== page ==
5 Easy Steps to Complete a ‘Past Year Review’
Editor’s Note: this post is inspired by Silicon Valley angel investor Tim Ferriss’s blog post, “Forget New Year’s Resolutions and Conduct a ‘Past Year Review’ Instead.” Often, our state of mind is predicated on our surrounding influences. Look for the positive parts of 2019 that you can expand on.
“May all your troubles last as long as your new year’s resolutions.”
– Anonymous –
Main point: reflect intentionally
Rather than setting arbitrary goals this year in hopes of a better future, try doing a past year review instead.
As you become aware of all your negative and positive activities, experiences, and people in your past year, look for patterns.
Past Year Review
Time needed: 30-60 minutes
- Using a notepad, create two columns: POSITIVE and NEGATIVE
- Go through your 2019 calendar, looking at every week.
- For each week, jot down any people, events, or commitments that triggered peak positive or negative emotions for that month. Put them in their respective columns.
- Once you’ve gone through the past year, look at your notepad list and ask “what 20% of each column produced the most reliable or powerful peaks?”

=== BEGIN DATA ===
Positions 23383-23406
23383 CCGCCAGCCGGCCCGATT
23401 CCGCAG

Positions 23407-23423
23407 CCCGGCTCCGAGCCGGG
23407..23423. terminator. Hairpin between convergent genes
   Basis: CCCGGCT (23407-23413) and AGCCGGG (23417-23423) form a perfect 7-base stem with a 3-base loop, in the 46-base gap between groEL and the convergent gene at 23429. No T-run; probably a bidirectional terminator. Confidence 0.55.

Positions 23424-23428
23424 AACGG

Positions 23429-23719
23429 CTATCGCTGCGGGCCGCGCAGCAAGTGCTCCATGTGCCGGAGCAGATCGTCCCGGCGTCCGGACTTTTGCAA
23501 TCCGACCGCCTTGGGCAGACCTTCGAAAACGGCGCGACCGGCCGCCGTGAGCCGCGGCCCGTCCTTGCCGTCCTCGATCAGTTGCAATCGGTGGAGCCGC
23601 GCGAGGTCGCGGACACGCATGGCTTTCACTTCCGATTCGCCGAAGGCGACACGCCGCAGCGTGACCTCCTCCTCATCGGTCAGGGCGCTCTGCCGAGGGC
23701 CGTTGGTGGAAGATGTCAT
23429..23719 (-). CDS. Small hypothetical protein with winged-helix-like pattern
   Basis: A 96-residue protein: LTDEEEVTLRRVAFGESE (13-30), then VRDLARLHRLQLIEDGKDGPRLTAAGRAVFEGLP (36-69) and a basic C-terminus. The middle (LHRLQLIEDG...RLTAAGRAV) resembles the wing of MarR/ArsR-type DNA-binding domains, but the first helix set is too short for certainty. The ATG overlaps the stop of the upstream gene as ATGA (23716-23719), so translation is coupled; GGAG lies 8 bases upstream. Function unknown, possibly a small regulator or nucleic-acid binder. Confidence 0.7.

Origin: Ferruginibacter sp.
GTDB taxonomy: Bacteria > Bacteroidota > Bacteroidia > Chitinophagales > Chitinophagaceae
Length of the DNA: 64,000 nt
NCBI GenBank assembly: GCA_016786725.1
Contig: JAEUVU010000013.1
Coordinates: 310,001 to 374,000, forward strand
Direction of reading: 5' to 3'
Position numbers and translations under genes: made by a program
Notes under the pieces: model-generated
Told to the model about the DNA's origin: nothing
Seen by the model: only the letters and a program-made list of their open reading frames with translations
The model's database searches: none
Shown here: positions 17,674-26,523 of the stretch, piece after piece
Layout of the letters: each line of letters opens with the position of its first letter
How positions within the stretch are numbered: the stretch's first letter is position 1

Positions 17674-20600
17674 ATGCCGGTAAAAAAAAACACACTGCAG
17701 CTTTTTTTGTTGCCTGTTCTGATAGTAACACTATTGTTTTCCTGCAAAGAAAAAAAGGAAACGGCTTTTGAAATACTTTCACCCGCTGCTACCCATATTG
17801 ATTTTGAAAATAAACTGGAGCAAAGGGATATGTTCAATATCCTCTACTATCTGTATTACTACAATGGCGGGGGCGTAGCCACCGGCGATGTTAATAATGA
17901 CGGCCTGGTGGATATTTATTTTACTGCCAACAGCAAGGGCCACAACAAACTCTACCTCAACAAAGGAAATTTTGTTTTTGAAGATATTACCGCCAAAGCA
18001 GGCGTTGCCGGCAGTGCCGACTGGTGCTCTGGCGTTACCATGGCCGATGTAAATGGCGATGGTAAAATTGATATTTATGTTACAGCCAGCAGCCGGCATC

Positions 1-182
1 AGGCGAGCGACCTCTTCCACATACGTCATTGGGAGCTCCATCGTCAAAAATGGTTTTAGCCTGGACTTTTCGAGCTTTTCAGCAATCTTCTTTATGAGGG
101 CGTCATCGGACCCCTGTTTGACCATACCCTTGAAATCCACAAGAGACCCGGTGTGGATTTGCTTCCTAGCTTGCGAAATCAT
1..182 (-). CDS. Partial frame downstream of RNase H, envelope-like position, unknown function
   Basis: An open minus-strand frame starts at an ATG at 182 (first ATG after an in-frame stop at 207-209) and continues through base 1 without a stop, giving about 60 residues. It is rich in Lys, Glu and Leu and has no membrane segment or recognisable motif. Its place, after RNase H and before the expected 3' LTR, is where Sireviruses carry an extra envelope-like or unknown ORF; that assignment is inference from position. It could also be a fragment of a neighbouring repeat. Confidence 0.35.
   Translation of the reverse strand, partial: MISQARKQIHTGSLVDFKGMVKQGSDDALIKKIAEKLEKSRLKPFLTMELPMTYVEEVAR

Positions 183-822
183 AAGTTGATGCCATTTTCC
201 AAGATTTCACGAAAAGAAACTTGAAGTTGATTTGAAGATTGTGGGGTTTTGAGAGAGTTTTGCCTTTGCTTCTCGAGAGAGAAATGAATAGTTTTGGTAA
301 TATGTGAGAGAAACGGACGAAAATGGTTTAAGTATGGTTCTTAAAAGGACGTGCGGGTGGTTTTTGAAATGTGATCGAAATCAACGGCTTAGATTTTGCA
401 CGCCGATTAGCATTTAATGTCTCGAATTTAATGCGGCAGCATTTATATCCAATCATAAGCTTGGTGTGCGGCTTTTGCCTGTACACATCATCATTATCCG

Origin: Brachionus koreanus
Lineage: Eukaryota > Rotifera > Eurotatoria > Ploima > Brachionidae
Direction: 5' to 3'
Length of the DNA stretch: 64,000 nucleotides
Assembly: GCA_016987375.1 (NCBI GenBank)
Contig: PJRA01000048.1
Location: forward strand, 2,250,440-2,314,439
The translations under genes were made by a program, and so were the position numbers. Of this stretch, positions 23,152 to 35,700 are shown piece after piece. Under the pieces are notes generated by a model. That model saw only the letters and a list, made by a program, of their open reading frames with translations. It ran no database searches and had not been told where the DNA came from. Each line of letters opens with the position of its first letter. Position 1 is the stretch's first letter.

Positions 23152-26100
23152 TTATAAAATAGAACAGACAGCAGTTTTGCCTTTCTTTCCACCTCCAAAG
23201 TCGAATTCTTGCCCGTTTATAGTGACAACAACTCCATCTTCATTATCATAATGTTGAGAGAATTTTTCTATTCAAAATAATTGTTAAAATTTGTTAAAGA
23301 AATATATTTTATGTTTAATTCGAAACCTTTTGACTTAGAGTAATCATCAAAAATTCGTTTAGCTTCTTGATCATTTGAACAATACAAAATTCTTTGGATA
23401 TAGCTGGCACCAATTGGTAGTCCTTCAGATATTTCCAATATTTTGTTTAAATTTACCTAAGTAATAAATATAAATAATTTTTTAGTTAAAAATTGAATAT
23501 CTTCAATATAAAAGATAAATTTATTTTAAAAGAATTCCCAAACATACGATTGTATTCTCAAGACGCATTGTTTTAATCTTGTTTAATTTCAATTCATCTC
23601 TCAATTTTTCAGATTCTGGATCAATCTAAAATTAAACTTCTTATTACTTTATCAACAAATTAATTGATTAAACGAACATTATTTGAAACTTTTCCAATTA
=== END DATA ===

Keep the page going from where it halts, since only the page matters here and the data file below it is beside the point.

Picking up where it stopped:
- Based on the answers, take your “positive” leaders and schedule more of them in 2020. Get them on the calendar, now!
- Book things with friends, prepay for activities/events/commitments that work for you. It’s not real until it’s on the calendar.
6. Take your “negative leaders, put “NOT-TO-DO-LIST” at the top, and put them somewhere you can see them each morning for the first few weeks of 2019. These are the people and activities and events that you *know* make you miserable, unhappy, or unfulfilled.
Remember: it’s not enough to remove the negative. Removal of a negative creates a void. Replace your negative influences, events, and experiences with positive ones that will fill your days.
Main point: Shifting around your calendar to make space for positive people, events, and activities helps you eliminate barriers to achieving current and yet unrealized goals.
Check out Chris Guillebeau’s “How to Conduct Your Own Annual Review” for a more comprehensive, similar review.